The New Normal

15 May 2020, Lynette McFadden

The New Normal

Level 3 of our national lockdown has provided me with the opportunity for a 360-degree perspective on the challenges, insights and opportunities that exist in the real estate market. I’ve called it a process because a process it is, and the main participants all have different challenges getting through it.

Owners/vendors – ‘Let’s wait’. Firstly, pushing through that desire to wait till the clouds lift, the sun shines and the world changes is a challenge. Waiting has its champions, but the issue is that it could take a long, long time to get back to ‘normal’ and the market could easily drop within that period. Every option requires care and thought and must be counterbalanced against the opportunity for certainty. For some – and I’m usually in this group – certainty gives me peace of mind and the chance to plan ahead. And planning is critical in all of this.

Once an owner decides to proceed, it looks like this. Your consultant can show your property with a maximum of two viewings a day. And there are no open homes. For homes that, previously, might have expected a strong response and large numbers of viewings, this can be prohibitive. There are restrictions on who can inspect at any one time: a limited number of people, all from the same bubble; no children; no one with compromised health; no touching of anything; shoes off; and social distancing and sanitization processes always followed. It’s a list that requires more time and space to discuss than this column allows, but with a will there is a way and sales are occurring despite all of this. I truly believe the resilience built-up during the Canterbury earthquakes has helped all of us with the ability to methodically address challenges, and I notice this constantly within our own business in this part of the real estate process.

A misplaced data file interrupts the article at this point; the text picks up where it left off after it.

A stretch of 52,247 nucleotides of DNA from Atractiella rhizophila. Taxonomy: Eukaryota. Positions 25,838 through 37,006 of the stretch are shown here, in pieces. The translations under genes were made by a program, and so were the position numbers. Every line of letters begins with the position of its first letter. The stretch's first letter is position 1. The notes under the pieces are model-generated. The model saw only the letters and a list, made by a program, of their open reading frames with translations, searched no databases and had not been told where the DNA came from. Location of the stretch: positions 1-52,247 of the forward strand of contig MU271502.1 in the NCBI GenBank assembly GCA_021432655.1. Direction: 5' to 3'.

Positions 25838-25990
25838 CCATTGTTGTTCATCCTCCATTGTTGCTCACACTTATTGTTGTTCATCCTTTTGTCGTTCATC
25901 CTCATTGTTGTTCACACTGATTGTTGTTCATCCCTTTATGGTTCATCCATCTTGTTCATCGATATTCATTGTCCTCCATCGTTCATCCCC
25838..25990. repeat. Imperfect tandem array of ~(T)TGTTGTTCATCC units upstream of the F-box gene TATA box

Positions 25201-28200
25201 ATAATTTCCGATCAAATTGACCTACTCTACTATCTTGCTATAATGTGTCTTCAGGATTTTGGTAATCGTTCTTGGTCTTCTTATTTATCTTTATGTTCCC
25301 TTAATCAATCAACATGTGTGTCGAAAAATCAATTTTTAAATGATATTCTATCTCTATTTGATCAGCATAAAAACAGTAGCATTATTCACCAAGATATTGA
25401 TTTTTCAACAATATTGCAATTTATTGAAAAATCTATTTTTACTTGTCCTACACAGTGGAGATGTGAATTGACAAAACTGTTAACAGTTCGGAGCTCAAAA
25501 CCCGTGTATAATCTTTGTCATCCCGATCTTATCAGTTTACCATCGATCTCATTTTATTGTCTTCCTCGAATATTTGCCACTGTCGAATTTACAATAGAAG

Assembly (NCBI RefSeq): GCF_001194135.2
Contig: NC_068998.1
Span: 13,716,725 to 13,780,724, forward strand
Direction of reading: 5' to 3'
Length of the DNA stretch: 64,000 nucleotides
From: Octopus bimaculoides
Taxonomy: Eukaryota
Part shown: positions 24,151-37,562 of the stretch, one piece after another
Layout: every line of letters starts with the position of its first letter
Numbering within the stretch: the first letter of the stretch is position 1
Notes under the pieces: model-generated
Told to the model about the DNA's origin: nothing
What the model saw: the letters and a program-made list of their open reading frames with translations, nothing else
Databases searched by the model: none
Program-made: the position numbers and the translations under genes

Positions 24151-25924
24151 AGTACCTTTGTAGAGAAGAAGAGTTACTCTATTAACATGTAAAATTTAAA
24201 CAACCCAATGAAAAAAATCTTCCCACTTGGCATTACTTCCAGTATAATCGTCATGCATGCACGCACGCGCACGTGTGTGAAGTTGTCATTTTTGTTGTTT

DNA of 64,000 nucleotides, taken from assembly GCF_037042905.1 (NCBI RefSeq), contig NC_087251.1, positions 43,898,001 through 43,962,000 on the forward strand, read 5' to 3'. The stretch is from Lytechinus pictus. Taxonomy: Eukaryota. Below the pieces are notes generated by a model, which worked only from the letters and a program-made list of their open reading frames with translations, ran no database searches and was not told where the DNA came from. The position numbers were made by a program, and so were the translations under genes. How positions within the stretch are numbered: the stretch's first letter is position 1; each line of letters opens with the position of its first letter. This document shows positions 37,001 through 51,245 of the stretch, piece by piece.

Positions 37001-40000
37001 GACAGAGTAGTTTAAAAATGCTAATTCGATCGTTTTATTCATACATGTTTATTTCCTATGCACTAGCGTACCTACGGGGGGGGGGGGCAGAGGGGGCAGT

Buyers – ‘Show me the bargains’. In Level 3, buyers looking for solutions due to selling before the lockdown are active, and they will continue to be, but there are others biding their time, anticipating bargains to come. When compared nationally, however, the prices in Christchurch are amongst the most affordable in New Zealand. That means, apart from some vendors and their specific circumstances, a massive downward shift could be unlikely. The expectation of wholesale bargains as the rationale for a buyer deciding to wait might keep them waiting till a scarcity of available property actually pushes prices upwards!

Agents – I made a comment about this last month and my feelings haven’t changed. The best will be busy – who doesn’t want the best in a changing world. What constitutes ‘the best’? Fantastic communication and systems for contacting their clients and engaging buyers. Active databases and social media connections, world-class negotiation skills, empathy and a work ethic that shows nothing is too much trouble. Find this (you can find it in newbies to the industry as well as in long-tenured industry stewards) and you are onto a winner.

Finally, the last part of my 360-degree view: my personal thoughts. It’s been one of the hardest times to be a business owner, the best time to be a family member, and the only time I hope ever to do this!

Take care and kind wishes.